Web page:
Welcome to Plain Talk. For sometime now, I have been on different radar which has made me to be delinquent in my writing. But thanks be to God that I am back.I start with this quote from Shannon L. Alder: “Carve your name on hearts, not tombstones. A legacy is etched into the minds of others and the stories they share about you.” —Shannon L. Alder
This week, I have decided to give my candid thoughts on what legacy will president George Weah leave after he should have left power. Is he going to be remembered as one of Liberia’s best and presidents or as the worst and corrupt president in the history of Liberia?
You are a young president full of zest and with good international records. YOU have struggled to built that strong record.
Mr. President, you have built yourself a good international reputation which naturally markets you. Your days in on international soccer pitch, to some level, helped you to ascend to the presidency today.
I remember in 2002, when I went to Great Britain for training, a taxi driver that took me from Heathrow airport asked me: “Which country are you from?” I responded: “Liberia.” He then said, “oh, where the George Weah comes from?” I answered in the affirmative.
It was good indeed for me. And at such, you need to protect what you have built.
It is usually difficult to build but easy to destroy. What is really a legacy?
A legacy, some people defined it as something that is left behind when a person has gone from the political scene or any scene which one played active role. It could be some of the most memorable things you did while serving or while alive.
But Mr. President, the Plain Talk is that the level of popularity which you had when you ascended to the presidency last year, is gradually decreasing. One may ask why is it decreasing?
Too many factors may be responsible for that downward trend; for instance your leadership style(which is summed up in governance system); actions and utterances by some of your officials and your approach to decision making.
Certainly, these can affect your image and later permeate into bad legacy stagnation left.
Mr. president, it is about time that you start to sit and look at what you have achieved over the past years as a former international soccer star, to your days in the senate.
I am afraid, Mr. President, the news which keeps coming up by the day in the country is not encoring in any way.
Let me ask; What will you be known for when you leave this earth? The most influential people, the ones who leave behind incredible legacies, will live on in the hearts of the people they touch. Physically, they will no longer be a part of society—but their principles, philosophies and achievements will become immortal, spreading from generation to generation.
The plain Talk is you have to put your feet down hard and make the hard decisions, which, if it means will affect some of your close friends, let it be.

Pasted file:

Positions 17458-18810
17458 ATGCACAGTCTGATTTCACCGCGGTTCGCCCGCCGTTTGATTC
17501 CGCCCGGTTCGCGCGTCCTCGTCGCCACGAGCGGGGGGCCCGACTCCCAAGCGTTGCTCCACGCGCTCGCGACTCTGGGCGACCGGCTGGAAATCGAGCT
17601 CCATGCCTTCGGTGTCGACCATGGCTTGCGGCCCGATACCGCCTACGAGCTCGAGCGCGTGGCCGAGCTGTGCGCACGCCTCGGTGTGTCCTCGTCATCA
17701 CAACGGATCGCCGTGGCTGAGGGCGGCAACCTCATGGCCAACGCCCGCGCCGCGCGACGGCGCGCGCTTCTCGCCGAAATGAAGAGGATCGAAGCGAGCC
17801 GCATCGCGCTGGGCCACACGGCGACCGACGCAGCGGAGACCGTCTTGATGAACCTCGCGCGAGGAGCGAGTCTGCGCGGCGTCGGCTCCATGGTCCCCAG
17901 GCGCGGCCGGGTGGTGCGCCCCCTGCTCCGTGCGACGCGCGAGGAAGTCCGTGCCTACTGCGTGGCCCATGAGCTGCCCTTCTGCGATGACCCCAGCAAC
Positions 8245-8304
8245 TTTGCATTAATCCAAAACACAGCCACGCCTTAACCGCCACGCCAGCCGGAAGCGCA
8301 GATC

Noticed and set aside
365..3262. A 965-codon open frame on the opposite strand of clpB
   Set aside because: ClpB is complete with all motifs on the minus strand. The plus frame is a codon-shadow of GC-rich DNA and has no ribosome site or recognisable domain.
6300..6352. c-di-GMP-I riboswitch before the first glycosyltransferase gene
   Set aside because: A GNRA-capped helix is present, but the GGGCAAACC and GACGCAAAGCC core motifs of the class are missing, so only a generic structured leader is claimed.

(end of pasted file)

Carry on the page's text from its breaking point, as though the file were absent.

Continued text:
But Mr. president, if you want to protect your legacy, you will need not to look at cronyism system. Not because this man or that lady has been with us for years. It has to do with your reputation.
Do you want to be seen as a president who will be considered as the most weak leader whose administration brought untold suffering to the people? Do you want to be remembered as the leader who administered the country based on friendship and not competence?
Mr. President, do you want to be remembered as a man who was controlled by some of his friends or who was dictated to by friends?
The Plain Talk is Mr. President, you need to wake up and start to take some hard decisions that will benefit the people of this country. I am afraid that many people are not saying positive things about you.
After all, legacy is about life and living. It is about learning from the past, living in the present and also building a strong foundation for the future which, when you shall have departed, will live on.
I leave you with this important quote from Benjamin Franklin ““If you would not be forgotten as soon as you are dead, either write something worth reading or do something worth writing.”
It is all yours Mr. president. Until then, I see you next time.
The New Republic Newspaper is an independent newspaper established in 2009 by a Liberian journalist, Alphonso Toweh with many years of experience for the key purpose of reporting a balanced coverage of events as well as promoting Liberia’s image locally and internationally.
Toweh has been working for Reuters News Agency as its correspondent since 1998 to present. In addition to that, he has served as correspondents for the following magazines: West Africa New African, Africa Week and African Observer.
More to that, he worked for Radio Deutche Welle radio in Germany, Radio Netherlands and contributed to CNN, BBC News hour, BBC TV as well as Africa Confidential and Sunday Times in London.
The paper has no political affiliation nor ethic lineage. The focus and primary commitment is to ensure the sovereignty of Liberia and unity for Africa. It seeks to foster human rights and freedom of the press.
The New Republic is a liberal paper dedicated to upholding the tenets of democracy. It believes that state can not only create the political, social, economic and cultural spirit, but also to ensure that all human beings, irrespective of any affiliation is able to achieve its highest human potentials.
The paper strives for free speech and equal opportunity for all. Importantly, it believes that the nation must intervene judiciously in the economic life, in order to minimise the adverse effects of free enterprise and ensure that less privileged people have reasonable and fair access to the basic necessities of life. By this, it would help reduce some level of threat.
New Republic brings huge commitment to its readers and offers the nation the type of media that will advocate for the people and nudge our nation on the path of development and social re-engineering